That is what I crave, I’m hungry to understand my purpose, to believe that human finiteness is okay, and to know and believe when God made us to live in dailyness He said, “It is good.” I’d like to live with a certain clarity that though the day inevitably comes with suffering, it’s still good, and I would like to gratefully receive that day with all its shuffling and waiting as a gift.
We seldom see each other’s things left undone, and we sure don’t want others to see ours. We pretend we’re finished works in public, our seams finished, our loose threads neatly trimmed. Exposing the messy undersides is one of the vulnerabilities of living with others — and one of the graces of being intimately known.
You may have little boys in your life who love to sit and draw, paint and create, and I’ve known many of these delightful boys over the years. But I find great joy in the scrambling bursts of energy and emotion that wild boys bring to my life and to the art room. Finding an art project that engages the heart and mind of a child, and especially a little boy, is like glimpsing a perfect moment of how God intended for us to live.
There has never been a better moment to be a middle-class or an independently thinking artist making and performing music than right now. The costs and complications of creating, recording, manufacturing, and distributing music are at an all-time low, enabling more music to be made and more artists to make a living than ever before. If your ego can bear not being rich and famous, you can make a respectable and sustainable living as a blue-collar musician. The problem used to be access; now it’s obscurity. And this brings with it a completely new set of problems and opportunities.
If, however, you are a person who needs to gear up to visit an art museum, if you feel anxious about the way these hallowed halls of priceless history and beauty leave you feeling — how should I say it? — a little dumb, read on. I’m going to tell you how to walk into an art museum like you own the place. I’m going to liberate your conscience, affirm your intelligence, give you focus, and teach you how to develop a lifelong love of not only art but of the museums that house it.
I wash them by hand,
soap and rinse and wring
until the skin lifts from my fingers,
swirls like slip lace into a pair
of barely there stockings, which cover,
however flimsily, blue veins
like drainpipes, like boxes that line old cellars.
In late October and early November 2011 we celebrated Art House America’s twentieth anniversary. With three events — two in our home, the Art House, and one at The Village Chapel near downtown Nashville — we looked back over twenty years of Art House history; enjoyed amazing music, beautiful food, and the company of people from all eras of the Art House America story. Twenty years still seems quite extraordinary when we look back on our beginnings.
Creative living seeps into the everyday with a flourish of expectancy in the ordinary and has long-lasting impact resulting in legacy, stored in the strata of generational living like fossils in the earth. Impact travels through the freshly plowed path of creative thinking, choosing the less trafficked road instead of the rut of routine and mediocrity.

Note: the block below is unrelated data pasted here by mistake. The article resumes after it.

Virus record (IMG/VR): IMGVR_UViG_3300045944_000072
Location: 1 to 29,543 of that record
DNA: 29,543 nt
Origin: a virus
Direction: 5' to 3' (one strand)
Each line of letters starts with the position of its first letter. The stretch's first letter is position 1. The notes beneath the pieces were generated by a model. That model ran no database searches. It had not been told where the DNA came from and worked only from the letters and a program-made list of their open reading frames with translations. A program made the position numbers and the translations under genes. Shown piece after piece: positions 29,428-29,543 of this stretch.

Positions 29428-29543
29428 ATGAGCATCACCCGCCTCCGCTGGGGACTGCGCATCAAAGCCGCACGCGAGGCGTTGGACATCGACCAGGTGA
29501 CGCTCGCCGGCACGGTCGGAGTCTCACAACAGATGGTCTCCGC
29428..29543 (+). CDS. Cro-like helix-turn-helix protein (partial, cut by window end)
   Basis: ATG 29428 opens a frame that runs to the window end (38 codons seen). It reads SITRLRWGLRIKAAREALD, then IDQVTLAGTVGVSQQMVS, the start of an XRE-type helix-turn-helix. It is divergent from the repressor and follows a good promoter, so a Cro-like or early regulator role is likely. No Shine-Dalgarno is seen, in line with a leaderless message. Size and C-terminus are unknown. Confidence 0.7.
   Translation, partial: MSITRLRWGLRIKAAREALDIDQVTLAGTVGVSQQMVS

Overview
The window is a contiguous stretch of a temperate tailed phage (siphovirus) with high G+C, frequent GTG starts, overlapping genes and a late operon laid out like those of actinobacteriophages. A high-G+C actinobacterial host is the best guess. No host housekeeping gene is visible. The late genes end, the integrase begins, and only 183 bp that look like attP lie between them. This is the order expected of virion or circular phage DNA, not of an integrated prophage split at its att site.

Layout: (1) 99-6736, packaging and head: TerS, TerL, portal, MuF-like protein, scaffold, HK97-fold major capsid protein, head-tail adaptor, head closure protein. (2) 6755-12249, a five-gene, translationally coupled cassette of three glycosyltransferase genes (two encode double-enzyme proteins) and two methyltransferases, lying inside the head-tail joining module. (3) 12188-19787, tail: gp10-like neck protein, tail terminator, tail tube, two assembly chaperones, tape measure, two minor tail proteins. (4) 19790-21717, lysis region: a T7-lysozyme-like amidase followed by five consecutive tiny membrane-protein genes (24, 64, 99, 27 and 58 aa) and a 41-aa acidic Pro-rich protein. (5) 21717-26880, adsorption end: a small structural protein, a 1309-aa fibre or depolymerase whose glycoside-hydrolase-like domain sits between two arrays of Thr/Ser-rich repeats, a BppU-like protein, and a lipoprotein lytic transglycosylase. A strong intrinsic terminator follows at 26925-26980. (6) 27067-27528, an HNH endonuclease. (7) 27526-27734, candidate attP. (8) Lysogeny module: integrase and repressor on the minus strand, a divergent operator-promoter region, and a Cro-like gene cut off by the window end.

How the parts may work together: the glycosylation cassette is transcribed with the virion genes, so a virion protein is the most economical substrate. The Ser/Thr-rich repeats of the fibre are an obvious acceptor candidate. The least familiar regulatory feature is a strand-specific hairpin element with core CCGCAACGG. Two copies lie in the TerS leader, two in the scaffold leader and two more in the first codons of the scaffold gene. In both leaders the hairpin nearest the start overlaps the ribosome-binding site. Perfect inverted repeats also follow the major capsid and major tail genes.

It integrates personhood, from doing the laundry to painting a masterpiece, on stage or at the stove, over coffee or under the rare showers of life-giving inspiration.
Because my life is filled with ordinary moments, ordinary things are often the subjects of my photos. A table setting, the unmade bed, flowers in the garden, my little one scooting across the floor: these were the things that filled my life and comprised my days. This was the stuff my photography was made of. It was a challenge to find beauty in my daily life, but I searched continually. It multiplied my gratitude. I recorded my days and gave thanks.
We learned after a few days how to keep moving and enjoy the scene at the same time, how to discern which pictures we needed to take and which we could do without, and how to tell stories from home while enjoying alien country. But why did we feel the need amid all that natural beauty to request personal anecdotes or stories about family members back home? Were we merely searching for distraction from blisters, muscle aches, and wheezing lungs? 
Reading was an escape, but not an unhealthy one. It didn’t enable me to deny my grief or the strain our family was under. It didn’t distract me from my children or make me wish for another life.

In fact, the simple act of allowing myself the luxury of literature served to inspire my days with my children. I was a better thinker — more happy, more energized, and more full. Reading served as a wholly reparative act, something that offered renewal at a time when everything felt out of sorts.
The liturgy suits people like me and Johnny, and many in the congregation — the artful-minded, craving visuals and symbols. We walk in the door to dip our fingertips in cold, holy water; trace a cross from our forehead to our chest; light a candle cupped in red glass to symbolize prayers weighing heavy on our hearts. I take a wooden pew under the St. Catherine of Alexandria stained glass. There is a still, sweet reverence under the wooden nave which looks like an upturned ark, drying out from a tragic flood. As we do “the people’s work” in peaceful repetition — kneeling, bowing, crossing — we embed Scripture and worship into our souls and movements.